To help promote your local business or practice, consider tearing a page out of the corporate marketing playbook. For years big companies have partnered with nonprofits to co-promote their brands. And it has worked well because they keep doing it.
In fact, since 1990, cause related marketing (also called corporate partnering) has grown 800%, according the Cause Marketing Forum. It’s expected to reach $1.8 billion in spending in 2005.
So, could this be something that might help your company?
There are plenty of studies and reports that show consumers will support businesses that support charitable causes. You can see some them at the Cause Marketing Forum website.
But, beyond studies and reports I think it makes sense to partner with a local nonprofit for several reasons.
First (and most important) it’s good thing to do. If it’s something you believe in and they do good work then your support makes sense. Plus it feels good!
Second, word of mouth is the best advertising for most local businesses. Think of the positive word of mouth promotion you could generate by being actively involved with a well-respected local nonprofit.
Third, we are inundated with offers and advertising and all types of marketing messages. People are becoming numb to much of it. And they are making their buying decisions based on more emotional and substantive factors. I think local businesses that show they are contributing to their community have a big advantage over those who do not.
Fourth, it’s a great way to develop a stronger connection with your customers. By partnering with a nonprofit they believe in you can offer your customers more than just your product or service. You’re offering them another way to contribute to the betterment of their community.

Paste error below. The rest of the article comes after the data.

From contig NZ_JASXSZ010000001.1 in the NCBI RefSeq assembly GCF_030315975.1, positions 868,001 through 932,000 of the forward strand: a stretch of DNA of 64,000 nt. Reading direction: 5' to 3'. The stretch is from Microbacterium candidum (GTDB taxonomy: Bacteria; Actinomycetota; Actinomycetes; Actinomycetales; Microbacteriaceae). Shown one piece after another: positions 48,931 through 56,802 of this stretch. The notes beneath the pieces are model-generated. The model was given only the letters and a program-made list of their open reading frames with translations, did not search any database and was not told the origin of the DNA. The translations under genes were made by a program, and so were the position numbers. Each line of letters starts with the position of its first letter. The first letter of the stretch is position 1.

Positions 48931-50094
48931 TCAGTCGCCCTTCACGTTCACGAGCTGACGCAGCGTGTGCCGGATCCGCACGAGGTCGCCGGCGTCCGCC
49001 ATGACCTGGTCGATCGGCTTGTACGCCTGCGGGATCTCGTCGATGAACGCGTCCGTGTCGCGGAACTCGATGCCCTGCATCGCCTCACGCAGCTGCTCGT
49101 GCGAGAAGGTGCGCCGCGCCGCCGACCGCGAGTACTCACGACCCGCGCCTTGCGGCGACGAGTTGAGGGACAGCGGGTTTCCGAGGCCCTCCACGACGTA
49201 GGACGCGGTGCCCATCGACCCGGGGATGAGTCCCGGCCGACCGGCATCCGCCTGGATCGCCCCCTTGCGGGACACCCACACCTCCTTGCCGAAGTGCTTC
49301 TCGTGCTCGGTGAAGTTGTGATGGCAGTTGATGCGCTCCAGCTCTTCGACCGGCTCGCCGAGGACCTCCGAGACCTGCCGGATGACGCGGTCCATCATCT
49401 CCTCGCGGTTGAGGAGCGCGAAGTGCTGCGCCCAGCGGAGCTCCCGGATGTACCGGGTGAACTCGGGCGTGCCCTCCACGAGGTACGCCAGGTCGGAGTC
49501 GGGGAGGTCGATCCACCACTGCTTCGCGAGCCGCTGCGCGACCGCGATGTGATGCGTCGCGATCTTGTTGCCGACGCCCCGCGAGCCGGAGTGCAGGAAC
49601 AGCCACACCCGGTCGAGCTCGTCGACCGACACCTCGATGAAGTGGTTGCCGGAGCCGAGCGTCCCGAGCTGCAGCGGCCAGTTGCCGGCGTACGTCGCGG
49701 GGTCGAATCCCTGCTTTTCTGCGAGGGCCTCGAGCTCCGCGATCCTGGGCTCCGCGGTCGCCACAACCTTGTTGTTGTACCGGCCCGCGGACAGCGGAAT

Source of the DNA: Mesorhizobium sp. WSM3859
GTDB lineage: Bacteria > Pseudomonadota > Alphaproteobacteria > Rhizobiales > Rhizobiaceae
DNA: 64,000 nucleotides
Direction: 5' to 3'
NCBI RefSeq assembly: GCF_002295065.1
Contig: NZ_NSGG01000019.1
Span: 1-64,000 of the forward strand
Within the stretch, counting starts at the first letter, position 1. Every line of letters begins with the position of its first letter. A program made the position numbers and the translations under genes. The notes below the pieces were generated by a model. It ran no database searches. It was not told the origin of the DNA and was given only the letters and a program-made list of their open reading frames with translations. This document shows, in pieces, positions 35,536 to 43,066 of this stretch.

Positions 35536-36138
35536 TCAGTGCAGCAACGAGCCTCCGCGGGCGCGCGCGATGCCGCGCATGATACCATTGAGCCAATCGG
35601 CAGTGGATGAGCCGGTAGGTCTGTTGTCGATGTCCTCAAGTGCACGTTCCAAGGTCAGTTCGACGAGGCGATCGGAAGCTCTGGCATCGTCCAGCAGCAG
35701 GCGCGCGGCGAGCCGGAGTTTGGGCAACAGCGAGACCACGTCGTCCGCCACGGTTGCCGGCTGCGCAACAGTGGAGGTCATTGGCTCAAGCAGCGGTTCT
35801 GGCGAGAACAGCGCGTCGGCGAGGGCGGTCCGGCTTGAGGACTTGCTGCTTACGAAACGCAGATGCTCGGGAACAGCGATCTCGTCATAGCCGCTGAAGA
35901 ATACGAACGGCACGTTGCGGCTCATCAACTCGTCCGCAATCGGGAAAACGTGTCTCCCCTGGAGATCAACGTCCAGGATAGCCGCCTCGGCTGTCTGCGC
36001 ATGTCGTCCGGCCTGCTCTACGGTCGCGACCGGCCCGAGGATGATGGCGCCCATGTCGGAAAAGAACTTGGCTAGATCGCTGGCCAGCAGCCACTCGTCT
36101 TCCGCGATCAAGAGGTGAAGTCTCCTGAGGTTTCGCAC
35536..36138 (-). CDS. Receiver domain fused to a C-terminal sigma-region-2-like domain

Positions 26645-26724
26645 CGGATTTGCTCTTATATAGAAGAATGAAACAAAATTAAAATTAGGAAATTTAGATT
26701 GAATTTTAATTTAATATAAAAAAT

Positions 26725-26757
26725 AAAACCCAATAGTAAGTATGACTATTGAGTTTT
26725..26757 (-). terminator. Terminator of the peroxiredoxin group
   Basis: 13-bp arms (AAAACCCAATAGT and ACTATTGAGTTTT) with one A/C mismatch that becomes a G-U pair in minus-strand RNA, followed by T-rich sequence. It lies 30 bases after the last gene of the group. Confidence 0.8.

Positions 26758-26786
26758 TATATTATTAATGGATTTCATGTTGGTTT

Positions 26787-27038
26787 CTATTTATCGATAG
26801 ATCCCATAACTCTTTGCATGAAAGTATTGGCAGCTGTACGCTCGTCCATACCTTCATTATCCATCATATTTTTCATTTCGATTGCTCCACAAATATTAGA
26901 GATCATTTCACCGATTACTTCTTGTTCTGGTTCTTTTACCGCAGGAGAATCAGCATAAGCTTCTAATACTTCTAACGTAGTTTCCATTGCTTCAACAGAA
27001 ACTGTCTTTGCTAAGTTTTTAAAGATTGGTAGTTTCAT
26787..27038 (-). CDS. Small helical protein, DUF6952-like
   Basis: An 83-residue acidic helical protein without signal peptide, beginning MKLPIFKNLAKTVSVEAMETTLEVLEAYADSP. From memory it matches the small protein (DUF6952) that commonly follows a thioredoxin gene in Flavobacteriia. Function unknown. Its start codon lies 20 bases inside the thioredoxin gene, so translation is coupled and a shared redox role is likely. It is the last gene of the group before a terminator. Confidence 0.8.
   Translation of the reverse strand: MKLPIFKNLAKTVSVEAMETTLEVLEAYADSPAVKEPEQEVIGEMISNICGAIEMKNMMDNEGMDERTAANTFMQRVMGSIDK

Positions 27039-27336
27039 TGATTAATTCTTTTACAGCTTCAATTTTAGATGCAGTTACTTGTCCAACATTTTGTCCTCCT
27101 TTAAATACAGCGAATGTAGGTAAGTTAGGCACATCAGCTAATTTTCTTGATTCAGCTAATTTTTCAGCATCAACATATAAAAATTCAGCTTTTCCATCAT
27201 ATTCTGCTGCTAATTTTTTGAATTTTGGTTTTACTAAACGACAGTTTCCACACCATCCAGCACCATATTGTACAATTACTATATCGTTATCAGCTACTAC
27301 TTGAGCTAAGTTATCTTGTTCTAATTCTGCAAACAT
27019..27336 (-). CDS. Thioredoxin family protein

And last (but certainly not least) it’s easy to do.
So, how might a small, local business begin partnering with a local nonprofit?
Before you jump into anything, make sure you’re willing to commit to at least a year (preferably more). This is NOT a short-term project. This should be something you’re willing to do on a long-term and ongoing basis, as long as it meets the needs of your company and your nonprofit partner.
Start by seeing what nonprofits are active in your community. Then pick a few whose missions you strongly believe in. If you can’t be passionate about their mission then don’t put them on your list.
At this point you might want to prioritize the list and focus on only the top choice. Or you might want to meet with several of them before you decide which one you’d like to partner with. Of course, the final decision depends on how interested the nonprofit is in working with your company.
Your message to them is that you’d like to discuss some ways you can work together to help them continue to accomplish their mission. The details of how you do that are up to you and them.
Here are some things you might incorporate into your partnership:
*Co-branding: include the nonprofit logo and message in any advertising and promotions you do.
*If you have a retail location, use it to help collect donations for them.
*Co-host an event or fundraiser.
*Find ways to get your customers and vendors involved with your nonprofit partner.
*Use your existing communications (newsletters, emails, website, etc.) to tell people about your partnership.
It’s best if you and your partner establish some goals for the partnership and map out what each organization will do to help achieve the goals. Then you should meet on a regular basis to monitor and adjust as necessary.
Does your company partner with a nonprofit? If so, how has it worked for you? If not, is this something that you might consider trying?